Like many artists during the past year of isolation, Slovenian guitarist Samo Salamon managed to stay creative and maintain musical collaborations through a combination of ingenuity and technology. He took the initiative of contacting about three dozen guitarists throughout Europe to record a series of virtual duets, which he’s been releasing in three volumes; in addition, he recorded two full albums of duets with one other musician on each—String Dancers with guitarist Hasse Pousen, and Unobservable Mysteries with clarinetist François Houle.
String Dancers is an album of improvisations and compositions for acoustic guitars. Each guitarist sent the other his own compositions, to which the second overlaid a part. The album is a pleasure to listen to: the compositions are intricate and fully developed, not merely simple chord progressions to solo over, and the interplay between Salamon and Poulsen is tight and exciting, even though this appears to have been their first time working together. It’s a pairing that one hopes will continue, especially once it’s possible for them to share a stage.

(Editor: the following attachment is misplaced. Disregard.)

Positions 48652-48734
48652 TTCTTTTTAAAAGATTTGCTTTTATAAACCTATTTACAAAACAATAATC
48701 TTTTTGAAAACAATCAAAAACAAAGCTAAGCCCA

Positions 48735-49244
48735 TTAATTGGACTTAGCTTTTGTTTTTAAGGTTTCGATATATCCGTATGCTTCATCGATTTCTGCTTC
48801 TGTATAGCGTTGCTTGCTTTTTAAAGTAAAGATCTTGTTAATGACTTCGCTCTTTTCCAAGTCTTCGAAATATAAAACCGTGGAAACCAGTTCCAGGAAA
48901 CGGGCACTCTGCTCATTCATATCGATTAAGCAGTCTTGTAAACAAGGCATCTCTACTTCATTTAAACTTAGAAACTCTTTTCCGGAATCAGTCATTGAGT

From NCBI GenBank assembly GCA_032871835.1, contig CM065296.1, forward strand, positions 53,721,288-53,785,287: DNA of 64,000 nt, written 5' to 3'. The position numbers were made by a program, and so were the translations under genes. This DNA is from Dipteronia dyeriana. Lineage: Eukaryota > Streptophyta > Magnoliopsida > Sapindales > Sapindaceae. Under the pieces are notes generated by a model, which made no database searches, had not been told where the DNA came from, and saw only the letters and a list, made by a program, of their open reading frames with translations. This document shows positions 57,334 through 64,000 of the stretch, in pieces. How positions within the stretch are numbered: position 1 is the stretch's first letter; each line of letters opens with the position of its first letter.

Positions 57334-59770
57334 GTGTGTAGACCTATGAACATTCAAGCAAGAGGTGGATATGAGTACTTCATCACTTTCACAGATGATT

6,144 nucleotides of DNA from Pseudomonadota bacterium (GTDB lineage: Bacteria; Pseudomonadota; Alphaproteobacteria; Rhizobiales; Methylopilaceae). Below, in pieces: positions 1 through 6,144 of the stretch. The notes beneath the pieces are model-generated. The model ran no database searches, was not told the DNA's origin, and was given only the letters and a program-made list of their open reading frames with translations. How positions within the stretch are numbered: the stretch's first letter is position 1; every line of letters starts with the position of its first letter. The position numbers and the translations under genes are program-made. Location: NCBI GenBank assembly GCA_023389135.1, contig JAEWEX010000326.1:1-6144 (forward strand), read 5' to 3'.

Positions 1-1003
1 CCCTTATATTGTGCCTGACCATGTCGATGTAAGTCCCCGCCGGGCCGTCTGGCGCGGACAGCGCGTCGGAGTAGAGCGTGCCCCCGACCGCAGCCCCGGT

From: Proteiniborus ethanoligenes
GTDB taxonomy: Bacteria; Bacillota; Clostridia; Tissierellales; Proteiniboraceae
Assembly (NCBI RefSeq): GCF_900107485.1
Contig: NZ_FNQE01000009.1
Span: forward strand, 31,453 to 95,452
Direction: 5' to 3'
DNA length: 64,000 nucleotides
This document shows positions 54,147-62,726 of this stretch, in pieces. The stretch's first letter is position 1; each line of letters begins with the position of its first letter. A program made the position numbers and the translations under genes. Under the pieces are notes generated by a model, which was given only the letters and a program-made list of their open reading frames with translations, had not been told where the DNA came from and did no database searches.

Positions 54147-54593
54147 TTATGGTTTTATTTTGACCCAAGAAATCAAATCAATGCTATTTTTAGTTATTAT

Unobservable Mysteries represents another successful first-time collaboration for Salamon. For this twelve-track, fully improvised project, Salamon and Houle evenly split the taking the lead. For six of the tracks Salamon recorded improvisations on acoustic guitar and sent the recordings to Houle to complete with his own contributions; for the other six, the process was reversed. The combination of clarinet (and on one track, flute) and acoustic guitar opens up a soundworld of contrasts—of range and timbre, and especially of the fundamental opposition of the wind instrument’s legato lines and the plucked instrument’s staccato voice. This latter contrast comes out particularly well on improvisations where the two weave rapid lines around each other. Unobservable Mysteries ventures more into experimental territory than String Dancers (though the latter’s track Mind Fuel explores extended techniques), though on the more conventional tracks Salamon’s playing provides a complex, atmospheric setting for Houle’s melodies, which can be pastoral, plaintive, or more abstractly refracted from brief motifs.